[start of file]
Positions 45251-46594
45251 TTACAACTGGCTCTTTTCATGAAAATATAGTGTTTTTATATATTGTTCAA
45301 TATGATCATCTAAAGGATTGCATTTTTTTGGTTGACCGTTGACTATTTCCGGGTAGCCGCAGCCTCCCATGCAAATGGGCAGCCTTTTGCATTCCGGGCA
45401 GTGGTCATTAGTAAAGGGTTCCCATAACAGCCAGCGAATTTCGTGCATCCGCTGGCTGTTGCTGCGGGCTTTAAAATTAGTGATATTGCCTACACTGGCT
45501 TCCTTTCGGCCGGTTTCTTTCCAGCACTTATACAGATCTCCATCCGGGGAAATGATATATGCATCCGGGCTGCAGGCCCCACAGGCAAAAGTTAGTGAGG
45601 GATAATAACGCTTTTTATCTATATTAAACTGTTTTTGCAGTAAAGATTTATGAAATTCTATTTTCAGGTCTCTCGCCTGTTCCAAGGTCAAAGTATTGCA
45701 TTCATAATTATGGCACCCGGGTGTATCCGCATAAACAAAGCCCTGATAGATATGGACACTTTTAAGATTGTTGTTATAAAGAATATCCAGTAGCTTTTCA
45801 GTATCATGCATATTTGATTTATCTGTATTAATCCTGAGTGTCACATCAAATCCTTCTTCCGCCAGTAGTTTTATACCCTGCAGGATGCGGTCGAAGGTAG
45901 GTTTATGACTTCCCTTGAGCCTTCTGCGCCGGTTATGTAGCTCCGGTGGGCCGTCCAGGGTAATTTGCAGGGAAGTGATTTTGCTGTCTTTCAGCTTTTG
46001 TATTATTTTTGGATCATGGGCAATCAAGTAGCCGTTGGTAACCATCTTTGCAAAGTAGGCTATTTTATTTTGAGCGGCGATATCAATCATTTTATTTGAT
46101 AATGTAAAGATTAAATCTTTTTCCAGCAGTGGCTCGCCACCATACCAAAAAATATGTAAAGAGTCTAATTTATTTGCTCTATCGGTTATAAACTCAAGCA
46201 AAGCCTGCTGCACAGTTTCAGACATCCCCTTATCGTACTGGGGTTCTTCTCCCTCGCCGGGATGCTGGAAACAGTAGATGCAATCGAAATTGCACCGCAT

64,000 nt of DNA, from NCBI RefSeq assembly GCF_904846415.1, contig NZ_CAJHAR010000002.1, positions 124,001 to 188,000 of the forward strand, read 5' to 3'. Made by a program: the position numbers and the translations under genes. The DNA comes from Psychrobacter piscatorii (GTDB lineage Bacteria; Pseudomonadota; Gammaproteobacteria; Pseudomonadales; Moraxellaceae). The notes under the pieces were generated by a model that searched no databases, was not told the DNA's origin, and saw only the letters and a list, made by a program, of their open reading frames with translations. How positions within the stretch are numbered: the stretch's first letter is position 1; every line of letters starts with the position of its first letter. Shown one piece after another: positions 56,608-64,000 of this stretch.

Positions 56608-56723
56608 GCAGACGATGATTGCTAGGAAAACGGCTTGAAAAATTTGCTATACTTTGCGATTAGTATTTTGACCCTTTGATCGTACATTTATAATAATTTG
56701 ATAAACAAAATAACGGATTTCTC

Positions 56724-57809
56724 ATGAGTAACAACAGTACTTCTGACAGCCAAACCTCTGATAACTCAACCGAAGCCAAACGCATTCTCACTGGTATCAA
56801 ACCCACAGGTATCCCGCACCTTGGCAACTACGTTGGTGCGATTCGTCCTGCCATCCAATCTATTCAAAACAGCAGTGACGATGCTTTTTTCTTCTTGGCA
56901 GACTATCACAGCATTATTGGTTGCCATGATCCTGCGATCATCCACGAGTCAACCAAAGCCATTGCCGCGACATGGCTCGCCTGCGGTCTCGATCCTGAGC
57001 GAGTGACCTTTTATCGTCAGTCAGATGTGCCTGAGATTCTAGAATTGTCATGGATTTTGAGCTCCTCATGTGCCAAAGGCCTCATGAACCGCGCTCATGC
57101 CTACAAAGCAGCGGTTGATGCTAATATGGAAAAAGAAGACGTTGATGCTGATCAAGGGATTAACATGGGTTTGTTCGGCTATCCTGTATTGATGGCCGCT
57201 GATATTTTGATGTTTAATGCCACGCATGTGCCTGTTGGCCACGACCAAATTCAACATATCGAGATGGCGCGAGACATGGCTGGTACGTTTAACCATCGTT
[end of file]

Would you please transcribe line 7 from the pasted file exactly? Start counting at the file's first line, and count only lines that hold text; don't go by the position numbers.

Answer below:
45701 TTCATAATTATGGCACCCGGGTGTATCCGCATAAACAAAGCCCTGATAGATATGGACACTTTTAAGATTGTTGTTATAAAGAATATCCAGTAGCTTTTCA